Women and Justice: Jurisdiction

Domestic Case Law

Quartson v Quartson Supreme Court (2012)

Divorce and dissolution of marriage, Gender discrimination, Property and inheritance rights

This divorce case involved a couple that was married for 25 years. The petitioner-wife filed for divorce due to unreasonable behavior and adultery. She requested custody of their minor child, property rights as the court deemed fit, and that the respondent-husband vacate the marital home, pay a dissolution settlement, and cover court costs. The respondent, who was the family’s primary source of financial support, funded the construction of the parties’ marital home. Despite her inability to contribute financially, the wife oversaw construction of the home and took care of the couple’s children while the husband was away for years, both for work and in prison. The Supreme Court determined that, despite her failure to contribute financially to the parties’ acquisition of the marital home, the wife’s in-kind contributions to the family entitled her to a share of the marital home. Specifically, the court held that “principles of general fundamental human rights require that a person who is married to another and generally supervises the home, such that the other partner has a free hand to engage in economic activities, must not be discriminated against in the distribution of properties acquired during the marriage when the marriage is dissolved.”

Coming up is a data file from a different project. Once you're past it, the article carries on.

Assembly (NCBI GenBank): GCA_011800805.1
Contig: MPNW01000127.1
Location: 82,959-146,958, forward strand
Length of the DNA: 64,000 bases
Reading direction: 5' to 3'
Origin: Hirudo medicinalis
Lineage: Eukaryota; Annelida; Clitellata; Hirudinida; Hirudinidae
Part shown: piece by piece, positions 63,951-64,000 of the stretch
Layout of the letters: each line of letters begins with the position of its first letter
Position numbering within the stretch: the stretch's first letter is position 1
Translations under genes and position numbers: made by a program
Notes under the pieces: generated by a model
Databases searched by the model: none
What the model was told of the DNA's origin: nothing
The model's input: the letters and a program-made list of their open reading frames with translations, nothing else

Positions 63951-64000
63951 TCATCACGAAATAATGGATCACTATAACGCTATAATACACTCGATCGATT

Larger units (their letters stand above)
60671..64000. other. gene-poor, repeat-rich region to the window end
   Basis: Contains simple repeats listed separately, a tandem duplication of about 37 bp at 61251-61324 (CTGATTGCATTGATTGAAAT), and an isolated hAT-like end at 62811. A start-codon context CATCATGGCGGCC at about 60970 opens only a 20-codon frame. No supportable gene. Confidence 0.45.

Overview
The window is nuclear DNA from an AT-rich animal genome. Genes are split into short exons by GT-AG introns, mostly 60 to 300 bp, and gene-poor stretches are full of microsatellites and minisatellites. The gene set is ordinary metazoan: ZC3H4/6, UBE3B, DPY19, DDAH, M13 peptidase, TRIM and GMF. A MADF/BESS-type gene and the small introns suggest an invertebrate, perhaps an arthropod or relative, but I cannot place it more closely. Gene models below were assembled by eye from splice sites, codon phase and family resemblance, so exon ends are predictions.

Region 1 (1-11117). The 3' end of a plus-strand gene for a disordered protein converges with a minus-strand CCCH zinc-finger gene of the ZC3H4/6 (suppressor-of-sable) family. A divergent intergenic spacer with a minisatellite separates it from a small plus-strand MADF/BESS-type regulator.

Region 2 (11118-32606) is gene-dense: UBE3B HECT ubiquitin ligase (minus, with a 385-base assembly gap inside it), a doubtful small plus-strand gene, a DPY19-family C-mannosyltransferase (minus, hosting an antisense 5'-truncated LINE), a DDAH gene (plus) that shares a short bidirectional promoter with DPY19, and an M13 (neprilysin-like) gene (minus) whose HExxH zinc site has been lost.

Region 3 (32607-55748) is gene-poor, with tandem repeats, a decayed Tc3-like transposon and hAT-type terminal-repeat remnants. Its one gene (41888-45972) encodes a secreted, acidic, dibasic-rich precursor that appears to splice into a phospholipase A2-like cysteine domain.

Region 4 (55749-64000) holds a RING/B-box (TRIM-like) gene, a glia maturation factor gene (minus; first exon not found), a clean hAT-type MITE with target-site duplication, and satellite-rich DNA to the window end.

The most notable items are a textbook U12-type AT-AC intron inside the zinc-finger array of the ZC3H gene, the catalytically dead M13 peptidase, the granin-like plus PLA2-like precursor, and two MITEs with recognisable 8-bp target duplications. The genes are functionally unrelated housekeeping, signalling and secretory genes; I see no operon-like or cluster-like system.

Odamtten and Others v. Wuta-Ofei Supreme Court (2018)

Gender discrimination, Property and inheritance rights